Fig 1: Mathematical models developed for radiation transport calculations. On the left is the medical internal radiation dose, in which organs are defined using simple geometric figures, and on the right is the ICRP Reference Male Phantom, in which the human body is described in detail.[10].

Fig 2: 4 angles-6MV Dmax

Fig 3: 5 angels-18MV Dmax.

Considering the MC and PB algorithms of the D2 parameter, which expresses the hot spot formed in our study, we observed that there were significant differences in 6 MV energies. While D2 values in 6 MV energy were 106.9%, 106.1%, and 105.7% for PB algorithm for 3, 4, and 5 field planning respectively, our data for MC algorithm were quite high (111.1%, 110.1%, and 108.9%, respectively).We found that the dose difference between the algorithms decreased with the increase in the energy value. In terms of field number, four field doses were lower than 3 and 5 fields (p<0.05).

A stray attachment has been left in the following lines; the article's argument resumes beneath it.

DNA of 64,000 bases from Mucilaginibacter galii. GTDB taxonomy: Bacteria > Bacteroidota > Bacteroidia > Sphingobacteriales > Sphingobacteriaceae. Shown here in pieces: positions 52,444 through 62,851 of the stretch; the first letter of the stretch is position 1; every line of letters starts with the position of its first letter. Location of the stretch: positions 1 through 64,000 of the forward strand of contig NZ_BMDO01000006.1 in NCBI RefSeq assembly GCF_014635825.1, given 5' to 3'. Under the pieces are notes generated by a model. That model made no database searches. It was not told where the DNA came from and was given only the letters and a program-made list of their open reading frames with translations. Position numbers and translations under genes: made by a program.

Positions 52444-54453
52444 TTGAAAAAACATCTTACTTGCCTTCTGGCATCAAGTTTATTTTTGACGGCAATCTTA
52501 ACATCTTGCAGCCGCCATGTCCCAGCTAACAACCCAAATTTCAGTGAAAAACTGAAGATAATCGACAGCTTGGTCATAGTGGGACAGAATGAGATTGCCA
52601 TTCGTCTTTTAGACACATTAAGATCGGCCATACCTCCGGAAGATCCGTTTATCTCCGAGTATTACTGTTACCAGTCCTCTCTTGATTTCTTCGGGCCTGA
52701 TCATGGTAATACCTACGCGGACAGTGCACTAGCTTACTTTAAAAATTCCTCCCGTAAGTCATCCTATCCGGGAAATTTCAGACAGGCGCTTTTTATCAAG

In our study, the results in terms of OARs; the max dose value that is important for the spinal cord in the serial organ category was the highest in the MC algorithm and the lowest in the PB algorithm. Considering Dmean values for the heart and lung, which are in the parallel organ category, they were the lowest in the PB algorithm and highest in the MC algorithm. In addition, heart V5 and V30 values were the lowest in the PB algorithm, and highest in the MC algorithm. V5, V10, and V20 values for the whole lung were lowest in the PB algorithm and highest in the MC algorithm.

In terms of HI, no association was found between the algorithms. However, HI values for PB algorithm were the lowest (best homogeneity).

In our study, the most significant difference between the algorithms occurred in the heart (Dmean, V5), lung (Dmean, V5, and V20), PTV (D98), and spinal cord (Dmax) (Table 1).